With MAs in short supply, this health system is creating its own

Jennifer Lubell , Contributing News Writer

The Louisville, Kentucky-based Baptist Health system has seen a rising vacancy rate for medical assistant (MA) positions during the pandemic, increasing from 12.5% to 18.5%. Forgoing reliance on medical schools to boost its supply, the health system in 2022 looked inward—hoping to give their own workers a chance to get trained to join the clinical workforce as MAs.

Help Move Medicine

Medicine doesn’t stand still, and neither do we. AMA members don’t just keep up with medicine—they shape its future.

Shelley Shaughnessy, chief operating officer of Baptist Health Medical Group—the health system’s employed provider network—challenged her clinical team to develop a curriculum to train MAs, tailoring it to meet the needs of a health system that was expanding services and adding specialties.

Baptist Health has since trained hundreds of current staffers in administrative or other nonclinical positions—and some external applicants—to become MAs, paying them at MA wage rates during the eight-week training program.

Baptist Health Medical Group’s MA training program is a comprehensive initiative with clinical content. “There's a lot of repetition and testing. There are competencies built in, and then there's that didactic education component,” Shaughnessy said.

In an interview, Shaughnessy highlighted the work Baptist Health Medical Group has done to elevate employees into MA positions. Baptist Health is part of the AMA Health System Program, which provides enterprise solutions to equip leadership, physicians and care teams with resources to help drive the future of medicine.

Related Coverage

As “encounter specialists,” CMAs can boost doctors’ well-being

Baptist Health started its MA initiative by setting up training facilities in each of its three regions in Western and Eastern Kentucky, and the Kentuckiana area of Louisville, Kentucky, and Southern Indiana.

Startup costs per location were fairly low, at about $30,000. There’s furniture and equipment, finding space for a clinical skills lab, said Shaughnessy. Then there’s the ongoing cost of textbooks, supplies and the cost of paying the educators.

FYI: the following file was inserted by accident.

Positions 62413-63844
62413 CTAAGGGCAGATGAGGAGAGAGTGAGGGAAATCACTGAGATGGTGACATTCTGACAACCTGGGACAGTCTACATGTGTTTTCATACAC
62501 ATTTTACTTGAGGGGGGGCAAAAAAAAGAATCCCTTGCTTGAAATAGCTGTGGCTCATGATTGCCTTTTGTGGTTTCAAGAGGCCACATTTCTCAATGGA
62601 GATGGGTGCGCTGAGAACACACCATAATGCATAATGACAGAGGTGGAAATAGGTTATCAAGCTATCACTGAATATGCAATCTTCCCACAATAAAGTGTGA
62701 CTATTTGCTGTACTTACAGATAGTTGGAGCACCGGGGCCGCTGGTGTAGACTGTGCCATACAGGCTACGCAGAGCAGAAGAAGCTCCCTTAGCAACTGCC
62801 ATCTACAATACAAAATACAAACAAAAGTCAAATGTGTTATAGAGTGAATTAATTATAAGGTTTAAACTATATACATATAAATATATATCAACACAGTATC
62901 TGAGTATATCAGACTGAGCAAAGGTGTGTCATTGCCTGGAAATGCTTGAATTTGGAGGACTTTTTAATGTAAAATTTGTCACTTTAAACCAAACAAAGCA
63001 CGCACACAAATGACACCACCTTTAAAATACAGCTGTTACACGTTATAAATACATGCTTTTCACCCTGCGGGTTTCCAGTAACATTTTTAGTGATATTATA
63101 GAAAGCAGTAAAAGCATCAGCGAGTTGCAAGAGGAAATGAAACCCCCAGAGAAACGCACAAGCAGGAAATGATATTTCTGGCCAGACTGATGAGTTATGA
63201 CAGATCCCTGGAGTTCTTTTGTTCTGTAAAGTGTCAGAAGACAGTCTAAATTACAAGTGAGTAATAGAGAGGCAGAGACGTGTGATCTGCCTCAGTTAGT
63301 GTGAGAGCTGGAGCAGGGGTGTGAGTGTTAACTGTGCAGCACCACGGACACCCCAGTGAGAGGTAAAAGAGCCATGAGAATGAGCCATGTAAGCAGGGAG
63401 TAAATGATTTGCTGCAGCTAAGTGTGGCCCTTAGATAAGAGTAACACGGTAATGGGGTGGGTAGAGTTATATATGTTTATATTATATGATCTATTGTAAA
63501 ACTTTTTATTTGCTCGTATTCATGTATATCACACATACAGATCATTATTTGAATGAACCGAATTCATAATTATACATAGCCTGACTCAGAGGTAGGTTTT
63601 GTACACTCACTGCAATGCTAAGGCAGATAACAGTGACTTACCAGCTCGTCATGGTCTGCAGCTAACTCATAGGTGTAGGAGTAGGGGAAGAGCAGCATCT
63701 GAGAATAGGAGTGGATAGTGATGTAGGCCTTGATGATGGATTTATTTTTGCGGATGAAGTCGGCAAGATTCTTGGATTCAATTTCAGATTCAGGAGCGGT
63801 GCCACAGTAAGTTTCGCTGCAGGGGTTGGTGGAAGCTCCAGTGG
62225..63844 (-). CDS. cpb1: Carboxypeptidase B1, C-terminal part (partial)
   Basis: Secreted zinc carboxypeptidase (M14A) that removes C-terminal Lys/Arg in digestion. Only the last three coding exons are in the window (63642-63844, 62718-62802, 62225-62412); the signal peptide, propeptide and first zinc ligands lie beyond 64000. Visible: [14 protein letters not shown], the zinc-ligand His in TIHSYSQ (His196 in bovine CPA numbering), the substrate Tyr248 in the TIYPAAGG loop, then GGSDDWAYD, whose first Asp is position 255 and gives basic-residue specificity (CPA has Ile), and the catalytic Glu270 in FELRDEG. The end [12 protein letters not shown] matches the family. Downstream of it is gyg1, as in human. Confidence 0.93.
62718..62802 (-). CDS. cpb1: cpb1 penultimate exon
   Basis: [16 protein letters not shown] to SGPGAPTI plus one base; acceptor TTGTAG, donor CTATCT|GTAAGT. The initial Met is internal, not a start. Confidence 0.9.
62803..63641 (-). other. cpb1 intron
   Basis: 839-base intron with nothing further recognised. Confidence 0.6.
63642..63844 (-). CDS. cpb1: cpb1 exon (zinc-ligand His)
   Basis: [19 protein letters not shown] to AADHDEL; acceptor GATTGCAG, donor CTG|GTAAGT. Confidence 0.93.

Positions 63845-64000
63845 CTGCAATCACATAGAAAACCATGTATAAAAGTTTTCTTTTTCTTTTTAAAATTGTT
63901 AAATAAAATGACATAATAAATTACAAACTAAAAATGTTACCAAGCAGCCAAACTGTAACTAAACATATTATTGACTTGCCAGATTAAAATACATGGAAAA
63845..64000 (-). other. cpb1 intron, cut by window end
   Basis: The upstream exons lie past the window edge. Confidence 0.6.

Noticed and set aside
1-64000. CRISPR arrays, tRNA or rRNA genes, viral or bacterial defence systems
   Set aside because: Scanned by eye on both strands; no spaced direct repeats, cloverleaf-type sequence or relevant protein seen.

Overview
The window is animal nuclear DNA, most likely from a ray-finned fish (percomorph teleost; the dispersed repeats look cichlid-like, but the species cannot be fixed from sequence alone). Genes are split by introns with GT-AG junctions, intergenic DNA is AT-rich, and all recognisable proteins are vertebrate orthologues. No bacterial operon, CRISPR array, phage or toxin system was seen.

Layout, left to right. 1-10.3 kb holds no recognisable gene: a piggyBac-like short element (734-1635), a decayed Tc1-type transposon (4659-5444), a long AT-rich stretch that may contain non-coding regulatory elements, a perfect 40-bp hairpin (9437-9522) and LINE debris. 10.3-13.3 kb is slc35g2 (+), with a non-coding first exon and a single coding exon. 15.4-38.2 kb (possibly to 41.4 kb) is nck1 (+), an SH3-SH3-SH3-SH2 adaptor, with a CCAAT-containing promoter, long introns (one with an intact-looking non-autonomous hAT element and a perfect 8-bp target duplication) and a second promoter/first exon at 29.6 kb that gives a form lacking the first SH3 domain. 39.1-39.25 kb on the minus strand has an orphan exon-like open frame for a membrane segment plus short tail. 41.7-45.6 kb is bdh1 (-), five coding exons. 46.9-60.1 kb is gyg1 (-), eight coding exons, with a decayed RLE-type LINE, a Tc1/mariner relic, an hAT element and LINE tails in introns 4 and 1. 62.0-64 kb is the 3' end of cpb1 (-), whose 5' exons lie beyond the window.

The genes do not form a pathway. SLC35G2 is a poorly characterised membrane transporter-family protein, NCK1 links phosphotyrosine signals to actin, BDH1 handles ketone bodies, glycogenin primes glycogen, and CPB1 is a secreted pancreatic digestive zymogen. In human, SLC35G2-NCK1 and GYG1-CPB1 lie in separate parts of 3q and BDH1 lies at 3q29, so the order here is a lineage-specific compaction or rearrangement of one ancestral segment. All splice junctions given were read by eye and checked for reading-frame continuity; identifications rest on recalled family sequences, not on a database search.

Very early on, the initiative showed promise as an affordable way for Baptist Health employees to grow their career within the health system. “We pay our students to go through the course at an MA rate, so it's an investment in these students,” explained Shaughnessy.

The cost per trainee is about $6,000, with a caveat—participants must pay $5,000 if they don't stay at Baptist Health for at least a year. “There's skin in the game, but we're really fronting that education,” said Shaughnessy.

Learn more with the AMA STEPS Forward® toolkit, “Medical Assistant Recruitment and Retention: Find and Keep the Right Medical Assistants for Your Team.”

The eight-week program includes four weeks of didactic coursework in the classroom, followed by a four-week externship with an MA preceptor. Participants learn the basics of anatomy, medication safety and administration, pharmacology, and vaccine storage and handling. By the time they graduate, they’ll know how to do an EKG, record vital signs, conduct point-of-care testing and specimen collection, and do basic life support.

Stacey Sale, PA-C, the medical group’s director of clinical services, and Vicki Stratton, MA, clinical education manager, led the training effort.

Related Coverage

Free up to 3 hours of doctors’ time daily with smart use of MAs

“During the time with the MA preceptor, we place them in a practice and the students get to practice their clinical skills,” said Shaughnessy. They also obtain real world knowledge about what it's like to work in the ambulatory setting.

Clinical educators and MA preceptors perform a competency checkup on what the students have learned. There’s also a checkup on professionalism, said Shaughnessy.

“Are they showing up on time? What's their bedside manner?” she said. Such criteria ensure these future MAs deliver a good experience to the patients.

Initially open to internal applicants, Baptist Health eventually opened it to external cohorts. “We are taking applicants both from our own employee population and outside of our employee population,” said Shaughnessy.

Each learning cohort has 18 students. For 2023, Shaughnessy anticipates running 20 cohorts. “If you do the math on that, it's over 300 MAs that we hope to produce.”

To date, 108 MAs have been trained through the initiative, with an 88% graduation rate. “We are keeping those MAs and they are in our clinics, helping care for our community members,” she said.

Shaughnessy has attended each of the inaugural graduations of the new MAs. “The students who have gone through this really do value the investment that we've made in them. I can't emphasize enough how this is a win-win and that it's clearly serving a need for the health system, but it is also really making a commitment to our employees and putting a strong investment in them.”